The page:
By Sarah Robertson
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Unruly Women

This article is over 10 years, 6 months old
Karlene Faith
Issue 364

The aim of this book, in the author’s words is to “examine female transgressions against social order and the ways by which women’s crimes and punishments refract the ideological constructions of gender”.

Eighteenth century England obligingly provides a crude example of this – a woman who “scolded” her husband (thereby disobeying his authority which extended from God through the King to all men) “could be chained and whipped in a public square, or made to wear the ‘brank’, a metal apparatus which fit over the head and into the mouth, with sharp points that cut into the woman’s tongue if she attempted to speak”.

The book is a commendable attempt to expose the varying ways women experience the sexism of the system that criminalises them, and the extent to which sexist ideas pervade the criminal justice system, medical professions and social institutions.

In the early 19th century, Elizabeth Fry’s “reformative” punishments attempted to solve the problem of criminal women by teaching them some “feminine” manners. One institution organised a “Clean Speech Society”, which dished out “clean speech” badges. “Good girls” could earn points towards early release, and the best behaved prisoners earned the privilege of serving the matron as her personal maid.

These ideas still shape women’s treatment in prisons, with imprisoned women being twice as likely to be punished for disobedience and disrespect as imprisoned men. The types of vocational courses on offer to women in prisons today are sewing, beauty, hairdressing, clerical work and industrial cleaning.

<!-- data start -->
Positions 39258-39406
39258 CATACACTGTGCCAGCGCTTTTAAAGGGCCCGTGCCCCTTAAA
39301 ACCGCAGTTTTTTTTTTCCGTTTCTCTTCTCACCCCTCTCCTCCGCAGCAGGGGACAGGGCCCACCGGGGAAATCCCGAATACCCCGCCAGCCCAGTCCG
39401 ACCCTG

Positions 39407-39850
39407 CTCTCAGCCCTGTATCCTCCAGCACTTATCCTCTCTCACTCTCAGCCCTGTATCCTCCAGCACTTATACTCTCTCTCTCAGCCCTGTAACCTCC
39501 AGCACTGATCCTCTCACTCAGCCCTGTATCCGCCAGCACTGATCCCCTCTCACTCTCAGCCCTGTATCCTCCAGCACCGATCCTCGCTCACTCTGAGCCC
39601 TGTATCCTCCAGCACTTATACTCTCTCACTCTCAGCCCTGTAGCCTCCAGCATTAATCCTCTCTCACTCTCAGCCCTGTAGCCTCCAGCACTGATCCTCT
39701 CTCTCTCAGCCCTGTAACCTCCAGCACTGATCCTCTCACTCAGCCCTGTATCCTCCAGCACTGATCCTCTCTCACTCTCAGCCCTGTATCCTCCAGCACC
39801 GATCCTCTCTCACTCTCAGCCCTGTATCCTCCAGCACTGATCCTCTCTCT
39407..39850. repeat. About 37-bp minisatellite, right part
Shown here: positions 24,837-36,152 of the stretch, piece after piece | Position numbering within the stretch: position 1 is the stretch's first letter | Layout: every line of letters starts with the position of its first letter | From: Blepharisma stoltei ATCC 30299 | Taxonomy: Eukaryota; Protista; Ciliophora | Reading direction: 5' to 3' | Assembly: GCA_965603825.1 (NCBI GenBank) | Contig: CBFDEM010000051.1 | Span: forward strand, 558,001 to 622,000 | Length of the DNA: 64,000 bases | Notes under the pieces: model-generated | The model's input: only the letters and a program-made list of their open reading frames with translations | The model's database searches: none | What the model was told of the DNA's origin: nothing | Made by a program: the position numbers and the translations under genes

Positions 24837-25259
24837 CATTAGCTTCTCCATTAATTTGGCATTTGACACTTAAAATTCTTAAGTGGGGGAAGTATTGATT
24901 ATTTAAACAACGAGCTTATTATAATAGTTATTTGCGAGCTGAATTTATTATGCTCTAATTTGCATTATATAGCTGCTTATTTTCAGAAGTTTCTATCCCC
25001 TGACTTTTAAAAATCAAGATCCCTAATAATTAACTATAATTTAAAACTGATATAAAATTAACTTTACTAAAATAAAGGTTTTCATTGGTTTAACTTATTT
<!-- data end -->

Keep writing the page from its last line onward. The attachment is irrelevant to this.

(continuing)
An analysis of the witch hunts in the 17th century and the horrifically misogynistic rhetoric surrounding them leads the author to make a tentative link with the recent emergence of the premenstrual syndrome defence for women, noting the fact that throughout history women’s deviant or criminal behaviour has been explained by some spiritual or medical deficiency.

One doesn’t know whether to laugh or cry when a professional psychiatrist “treating” women in prisons explains a prisoner’s heroin addiction as the use of a heroin needle as a phallic substitute to satisfy her “penis envy”.

Incarceration is always a dehumanising experience. Women have the added burden of being vulnerable to sexual abuse and exploitation while incarcerated. Today sexual abuse and the exploitation of criminalised women by the police and prison officers are largely carried out with impunity. The uphill struggle to be believed when making a report of sexual abuse is multiplied tenfold if the woman is already a convicted criminal.

Unruly Women is published by Seven Stories Press, £12.99

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